Hawaiia minuscula (Minute Gem)


Snail Eating Wallpaper


Snails eat a wide variety of food depending on their environment in which they live. Terrestrial snails are herbivores, which means they only eat organic plant material(Carnegie Museum of Natural History, 2011). Since snails have an open circulatory system and are not able to metabolize quickly, they are slow moving (Ghesquiere, 2007). A lot of their time is spent crawling to seek out available food (Carnegie Museum of Natural History, 2011).

Contrary to what you would expect, snails do not possess teeth to chew their food. Instead, all gastropods use a radula to scrape off algae, fungi, and seaweed from the surrounding environment (Nordsieck, 2010). The radula is a feeding organ used for rasping, scraping, and sometimes for harpooning (in carnivorous species) (Nordsieck, 2010). However, Hawaiia minuscula tends to only feed off of tree sap, species of fungi, and lichens (Dourson, 2007 [see cached copy]).

Figure 1. Snail eating organic material

Often, snails will be active and feed at night, especially during humid weather conditions (Carnegie Museum of Natural History, 2011). To find food, these gastropods use chemoreceptors on the tentacles in order to sense where to find food (Carnegie Museum of Natural History, 2011). When food is found, the snail will bring it toward their mouth and begin rasping with their radula. The radula is made up of coarse teeth made of chitin that move back and fourth, and in and out of the mouth (Carnegie Museum of Natural History, 2011).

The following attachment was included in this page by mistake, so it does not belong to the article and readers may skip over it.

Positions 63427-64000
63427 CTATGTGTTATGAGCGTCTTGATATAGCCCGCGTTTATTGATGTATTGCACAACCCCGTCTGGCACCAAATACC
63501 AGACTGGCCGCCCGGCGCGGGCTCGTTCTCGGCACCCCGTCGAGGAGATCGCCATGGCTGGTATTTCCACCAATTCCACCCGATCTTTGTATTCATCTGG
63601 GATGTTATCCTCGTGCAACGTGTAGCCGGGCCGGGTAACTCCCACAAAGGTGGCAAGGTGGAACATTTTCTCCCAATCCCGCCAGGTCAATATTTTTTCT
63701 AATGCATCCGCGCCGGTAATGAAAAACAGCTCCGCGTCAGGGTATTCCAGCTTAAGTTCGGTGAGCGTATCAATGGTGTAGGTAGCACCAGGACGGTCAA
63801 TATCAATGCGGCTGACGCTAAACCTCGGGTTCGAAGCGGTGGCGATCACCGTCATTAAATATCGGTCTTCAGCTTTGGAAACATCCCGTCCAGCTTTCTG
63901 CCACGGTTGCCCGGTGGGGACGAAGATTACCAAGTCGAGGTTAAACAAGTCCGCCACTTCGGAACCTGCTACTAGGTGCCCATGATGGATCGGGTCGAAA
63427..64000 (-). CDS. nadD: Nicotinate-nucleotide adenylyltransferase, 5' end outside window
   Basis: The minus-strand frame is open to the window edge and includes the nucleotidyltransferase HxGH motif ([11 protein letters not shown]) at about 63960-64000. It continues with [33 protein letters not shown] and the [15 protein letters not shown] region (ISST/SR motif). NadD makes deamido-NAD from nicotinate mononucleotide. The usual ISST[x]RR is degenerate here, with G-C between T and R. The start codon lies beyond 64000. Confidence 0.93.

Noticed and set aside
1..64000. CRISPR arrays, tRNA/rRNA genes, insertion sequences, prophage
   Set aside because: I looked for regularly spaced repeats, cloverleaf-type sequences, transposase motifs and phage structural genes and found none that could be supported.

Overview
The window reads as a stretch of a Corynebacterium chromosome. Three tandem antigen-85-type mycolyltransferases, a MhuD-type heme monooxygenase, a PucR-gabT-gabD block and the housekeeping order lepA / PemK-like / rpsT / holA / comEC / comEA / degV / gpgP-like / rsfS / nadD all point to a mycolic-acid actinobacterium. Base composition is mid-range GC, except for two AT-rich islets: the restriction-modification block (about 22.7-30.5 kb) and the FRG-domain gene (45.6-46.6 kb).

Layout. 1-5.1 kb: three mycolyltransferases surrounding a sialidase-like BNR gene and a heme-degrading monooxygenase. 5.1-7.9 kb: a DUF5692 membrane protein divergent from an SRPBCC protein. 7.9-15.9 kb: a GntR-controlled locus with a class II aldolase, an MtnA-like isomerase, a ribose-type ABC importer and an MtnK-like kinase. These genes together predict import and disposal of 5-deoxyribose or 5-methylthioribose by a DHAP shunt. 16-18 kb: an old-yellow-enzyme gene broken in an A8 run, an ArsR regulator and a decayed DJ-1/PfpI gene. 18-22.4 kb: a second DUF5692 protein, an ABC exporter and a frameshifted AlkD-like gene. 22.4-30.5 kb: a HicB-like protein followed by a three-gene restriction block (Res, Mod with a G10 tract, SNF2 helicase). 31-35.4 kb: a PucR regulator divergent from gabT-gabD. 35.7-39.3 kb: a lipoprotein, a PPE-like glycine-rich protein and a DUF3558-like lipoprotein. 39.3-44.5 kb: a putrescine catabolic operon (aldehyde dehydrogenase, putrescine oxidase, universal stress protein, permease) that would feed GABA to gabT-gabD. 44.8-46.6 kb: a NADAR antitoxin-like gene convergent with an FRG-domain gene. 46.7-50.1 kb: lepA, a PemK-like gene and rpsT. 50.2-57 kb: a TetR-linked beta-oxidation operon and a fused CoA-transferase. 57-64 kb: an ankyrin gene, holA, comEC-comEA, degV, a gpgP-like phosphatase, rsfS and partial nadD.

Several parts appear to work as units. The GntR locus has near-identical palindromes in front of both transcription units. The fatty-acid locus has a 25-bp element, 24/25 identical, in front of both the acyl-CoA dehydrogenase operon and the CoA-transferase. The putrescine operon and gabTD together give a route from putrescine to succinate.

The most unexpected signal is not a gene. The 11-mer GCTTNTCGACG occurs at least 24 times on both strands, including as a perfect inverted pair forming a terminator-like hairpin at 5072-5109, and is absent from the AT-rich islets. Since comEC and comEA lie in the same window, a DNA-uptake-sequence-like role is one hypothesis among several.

After ingestion, muscular contractions move the material down the esophagus where digestive enzymes break down the food (Carnegie Museum of Natural History, 2011). The food material is then sent to the gastric pouch and then to the digestive gland where the nutrients are absorbed and waste is excreted through the intestine and rectum (Carnegie Museum of Natural History, 2011).



Figure 2. The radula in action.
Diagram description:
e= esophagus
m= mouth
r= radula


Learn more about the reproduction of Hawaiia minuscula